Best,

Phil

Tom said...

Yeah, Stefan Collini exists! He's a professor of English at Cambridge: http://www.english.cam.ac.uk/faculty/Collini/Stefan/

Bee said...

Hi Tom,

Thanks. I know, I wasn't being serious. But thanks for the link - I couldn't find it in any obvious way from the University homepage. Best,

B.

bill benzon said...

Hi Bee,

Just saw the Bloggingheads you did with Peter Woit and thought I drop by and say "hi."

I'm trained as a humanist - English Literature, literary theory - and had heard about Snow's book for years before I finally got around to reading it. I'd always heard about it in connection with the need for more communication between the humanities and sciences, even a need for new conceptual languages or - oh woe are we! - the whole intellectual enterprise will disappear in a Babel of mutual incomprehension.

Thus I was a bit surprised at what I found in the book. It seemed to me that Snow seemed to think that the British Empire fell because English gentlemen knew too much Greek and Latin and not enough math, chemistry, and engineering. That is, he wasn't primarily concerned about lack of interaction between the humanities and the sciences, but that elites weren't getting enough science in their education, which is a very different problem.

As for me, I'm certainly in favor of interdisciplinary work; I think we need more of it, yadda yadda yadda. But I've also seen a proliferation of interdisciplinary conferences, journals, programs and so forth over the last 40 years even as the same old disciplines retain a strangle-hold on academic discourse. What's the point of mixing different flavors in the icing when the cake itself is the same old stuff?

Phil - Your Northrup Frye quotation is spot-on.

Bill B

Bee said...

Hi Bill,

I do agree with you. I just wasn't in the mood to write a lengthy commentary on Snow's work. I wasn't very taken by this lecture, it was (as he writes himself in the 'second look') very polemic. I found the argument generally weak and unconvincing though I think that in the UK at that time it might have sounded more convincing.

Even though I believe that interdisciplinary work is important it seems to me that the encouragement that it gets nowadays is not very productive. 'Interdisciplinarity' is in many cases an empty fashion word that funding agencies like to hear. The problem I think, as I have expressed in earlier writings, is not with the funding agencies but within the community itself. Unless we raise an awareness about what is beneficial for progress and pay attention to this we are wasting resources. And yes, I mean with that we need to pay more attention to the sociology of sciences and knowledge management in an applied manner. Best,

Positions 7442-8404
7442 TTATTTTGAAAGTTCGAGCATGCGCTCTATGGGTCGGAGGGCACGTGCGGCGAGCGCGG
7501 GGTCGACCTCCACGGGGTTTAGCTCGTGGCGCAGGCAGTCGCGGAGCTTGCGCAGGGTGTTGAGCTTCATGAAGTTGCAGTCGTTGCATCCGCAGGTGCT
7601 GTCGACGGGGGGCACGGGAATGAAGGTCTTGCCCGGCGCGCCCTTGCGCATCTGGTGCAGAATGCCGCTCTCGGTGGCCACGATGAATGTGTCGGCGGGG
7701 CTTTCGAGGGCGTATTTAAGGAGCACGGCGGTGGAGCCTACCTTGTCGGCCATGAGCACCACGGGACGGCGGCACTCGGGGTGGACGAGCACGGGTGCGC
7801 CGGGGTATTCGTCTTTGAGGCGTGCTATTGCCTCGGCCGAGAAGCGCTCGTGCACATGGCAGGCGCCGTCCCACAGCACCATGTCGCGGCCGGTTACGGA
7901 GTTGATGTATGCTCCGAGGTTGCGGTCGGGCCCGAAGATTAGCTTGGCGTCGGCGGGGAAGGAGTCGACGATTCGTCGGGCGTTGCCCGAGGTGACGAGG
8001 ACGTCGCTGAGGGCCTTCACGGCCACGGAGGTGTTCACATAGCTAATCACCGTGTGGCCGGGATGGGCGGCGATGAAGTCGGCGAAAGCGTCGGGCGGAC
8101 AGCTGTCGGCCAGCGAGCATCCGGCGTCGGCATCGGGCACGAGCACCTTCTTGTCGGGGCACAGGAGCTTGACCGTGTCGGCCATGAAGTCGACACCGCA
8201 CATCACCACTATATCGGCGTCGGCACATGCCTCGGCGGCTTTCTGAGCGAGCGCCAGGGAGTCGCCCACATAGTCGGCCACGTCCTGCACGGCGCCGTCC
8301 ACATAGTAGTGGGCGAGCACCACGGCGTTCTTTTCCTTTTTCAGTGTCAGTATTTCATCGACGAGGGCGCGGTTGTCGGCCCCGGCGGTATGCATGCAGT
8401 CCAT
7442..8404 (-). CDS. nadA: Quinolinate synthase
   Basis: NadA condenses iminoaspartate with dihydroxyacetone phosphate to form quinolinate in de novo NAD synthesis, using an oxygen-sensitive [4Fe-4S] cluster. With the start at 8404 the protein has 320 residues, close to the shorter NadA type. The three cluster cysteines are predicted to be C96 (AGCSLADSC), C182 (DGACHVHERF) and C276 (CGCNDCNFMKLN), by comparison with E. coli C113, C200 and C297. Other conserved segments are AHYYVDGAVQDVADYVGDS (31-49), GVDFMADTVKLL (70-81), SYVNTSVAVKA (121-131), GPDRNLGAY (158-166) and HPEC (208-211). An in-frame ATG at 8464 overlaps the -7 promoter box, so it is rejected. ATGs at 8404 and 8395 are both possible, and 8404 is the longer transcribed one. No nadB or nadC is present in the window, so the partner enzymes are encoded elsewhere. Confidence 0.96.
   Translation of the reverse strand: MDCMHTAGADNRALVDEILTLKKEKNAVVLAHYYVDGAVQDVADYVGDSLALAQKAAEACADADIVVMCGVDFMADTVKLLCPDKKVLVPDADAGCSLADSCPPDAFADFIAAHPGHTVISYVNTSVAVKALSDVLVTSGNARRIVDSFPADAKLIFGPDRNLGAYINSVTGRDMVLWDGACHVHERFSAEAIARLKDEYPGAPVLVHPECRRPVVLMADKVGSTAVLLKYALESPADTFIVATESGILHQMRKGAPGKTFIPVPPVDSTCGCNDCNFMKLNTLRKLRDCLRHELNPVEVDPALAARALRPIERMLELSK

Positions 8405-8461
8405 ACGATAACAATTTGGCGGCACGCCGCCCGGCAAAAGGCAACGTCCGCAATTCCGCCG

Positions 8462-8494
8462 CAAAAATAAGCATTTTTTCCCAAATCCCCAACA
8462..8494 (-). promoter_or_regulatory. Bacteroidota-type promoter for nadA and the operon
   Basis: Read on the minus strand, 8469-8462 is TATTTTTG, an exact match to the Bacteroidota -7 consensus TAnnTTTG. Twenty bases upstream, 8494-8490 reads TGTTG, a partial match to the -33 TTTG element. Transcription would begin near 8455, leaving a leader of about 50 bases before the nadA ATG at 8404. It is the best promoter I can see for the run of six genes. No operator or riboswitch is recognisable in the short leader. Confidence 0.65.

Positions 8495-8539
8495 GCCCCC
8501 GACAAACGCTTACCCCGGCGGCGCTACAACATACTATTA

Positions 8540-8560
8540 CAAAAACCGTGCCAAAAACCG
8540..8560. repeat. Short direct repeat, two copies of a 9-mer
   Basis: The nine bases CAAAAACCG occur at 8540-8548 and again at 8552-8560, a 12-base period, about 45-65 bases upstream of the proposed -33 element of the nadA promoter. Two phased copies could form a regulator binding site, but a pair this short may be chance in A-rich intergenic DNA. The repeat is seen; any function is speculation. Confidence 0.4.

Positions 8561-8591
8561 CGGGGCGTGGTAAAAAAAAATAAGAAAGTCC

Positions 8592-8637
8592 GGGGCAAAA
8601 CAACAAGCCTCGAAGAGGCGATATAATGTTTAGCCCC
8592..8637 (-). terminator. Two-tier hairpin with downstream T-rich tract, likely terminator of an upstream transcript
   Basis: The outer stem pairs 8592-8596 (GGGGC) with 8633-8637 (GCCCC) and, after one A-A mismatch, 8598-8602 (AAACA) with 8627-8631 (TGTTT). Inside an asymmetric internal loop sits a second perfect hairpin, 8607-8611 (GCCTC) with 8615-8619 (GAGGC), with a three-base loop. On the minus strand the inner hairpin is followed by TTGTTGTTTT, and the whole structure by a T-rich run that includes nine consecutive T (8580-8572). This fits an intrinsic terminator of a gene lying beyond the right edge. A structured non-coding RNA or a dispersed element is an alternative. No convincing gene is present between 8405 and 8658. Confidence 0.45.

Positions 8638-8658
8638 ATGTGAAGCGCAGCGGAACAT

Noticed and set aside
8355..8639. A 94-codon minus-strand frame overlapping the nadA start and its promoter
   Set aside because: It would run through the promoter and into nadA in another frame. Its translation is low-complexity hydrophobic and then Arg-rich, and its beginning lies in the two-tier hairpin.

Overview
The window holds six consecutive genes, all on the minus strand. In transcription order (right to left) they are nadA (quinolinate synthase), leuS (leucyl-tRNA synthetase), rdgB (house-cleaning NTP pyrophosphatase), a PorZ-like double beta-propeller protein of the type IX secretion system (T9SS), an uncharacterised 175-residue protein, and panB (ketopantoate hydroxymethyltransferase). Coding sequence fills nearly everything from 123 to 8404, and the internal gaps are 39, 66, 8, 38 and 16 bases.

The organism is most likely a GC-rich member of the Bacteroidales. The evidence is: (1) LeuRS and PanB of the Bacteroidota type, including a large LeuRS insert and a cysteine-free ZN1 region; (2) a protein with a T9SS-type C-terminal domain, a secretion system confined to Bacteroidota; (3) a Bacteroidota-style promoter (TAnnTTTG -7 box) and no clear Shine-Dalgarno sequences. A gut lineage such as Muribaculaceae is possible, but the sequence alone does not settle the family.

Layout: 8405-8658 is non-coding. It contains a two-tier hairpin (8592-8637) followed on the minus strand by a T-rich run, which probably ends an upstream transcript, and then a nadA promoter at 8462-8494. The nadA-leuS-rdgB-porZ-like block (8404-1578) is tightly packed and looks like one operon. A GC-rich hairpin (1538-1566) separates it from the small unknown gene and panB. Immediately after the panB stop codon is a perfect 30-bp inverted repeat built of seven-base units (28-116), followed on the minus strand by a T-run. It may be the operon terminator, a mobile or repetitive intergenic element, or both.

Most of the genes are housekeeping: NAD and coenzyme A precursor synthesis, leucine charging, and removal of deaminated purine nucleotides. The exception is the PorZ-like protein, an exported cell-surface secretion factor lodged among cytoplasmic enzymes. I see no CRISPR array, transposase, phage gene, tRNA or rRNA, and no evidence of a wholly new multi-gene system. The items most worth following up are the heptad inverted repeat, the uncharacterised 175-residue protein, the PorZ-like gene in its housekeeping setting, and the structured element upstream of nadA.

B.

bill benzon said...

And yes, I mean with that we need to pay more attention to the sociology of sciences and knowledge management in an applied manner.

Yes, and no one wants to do that because it means rethinking how our work is organized, from the ground up. We've gone as far as 19th century precedent can take us.

Phil Warnell said...

Hi Bill,


“Yes, and no one wants to do that because it means rethinking how our work is organized, from the ground up. We've gone as far as 19th century precedent can take us.”

Well as Snow was looking for the development of what he referred as being a “Third Culture” where he envisioned the cross communication of the humanities and Science a third culture had already been born, which Kevin Kelly of Wired magazine has called “Nerd Culture”. It’s really the lack of recognition of the significance of this shift, by both the humanities and science to a new culture based on and driven by technology that must be come to grips with. As Kelly says in this article:

“While science and art generate truth and beauty, technology generates opportunities: new things to explain; new ways of expression; new media of communications; and, if we are honest, new forms of destruction. Indeed, raw opportunity may be the only thing of lasting value that technology provides us. It's not going to solve our social ills, or bring meaning to our lives. For those, we need the other two cultures. What it does bring us--and this is sufficient--are possibilities.”

So I agree with Kelly that what the humanities and science are required to do is to come to understand how they can operate effectively within this already emergent “Third Culture” if we are ever to be confident again in achieving a continuing and progressive future.

Best,

Phil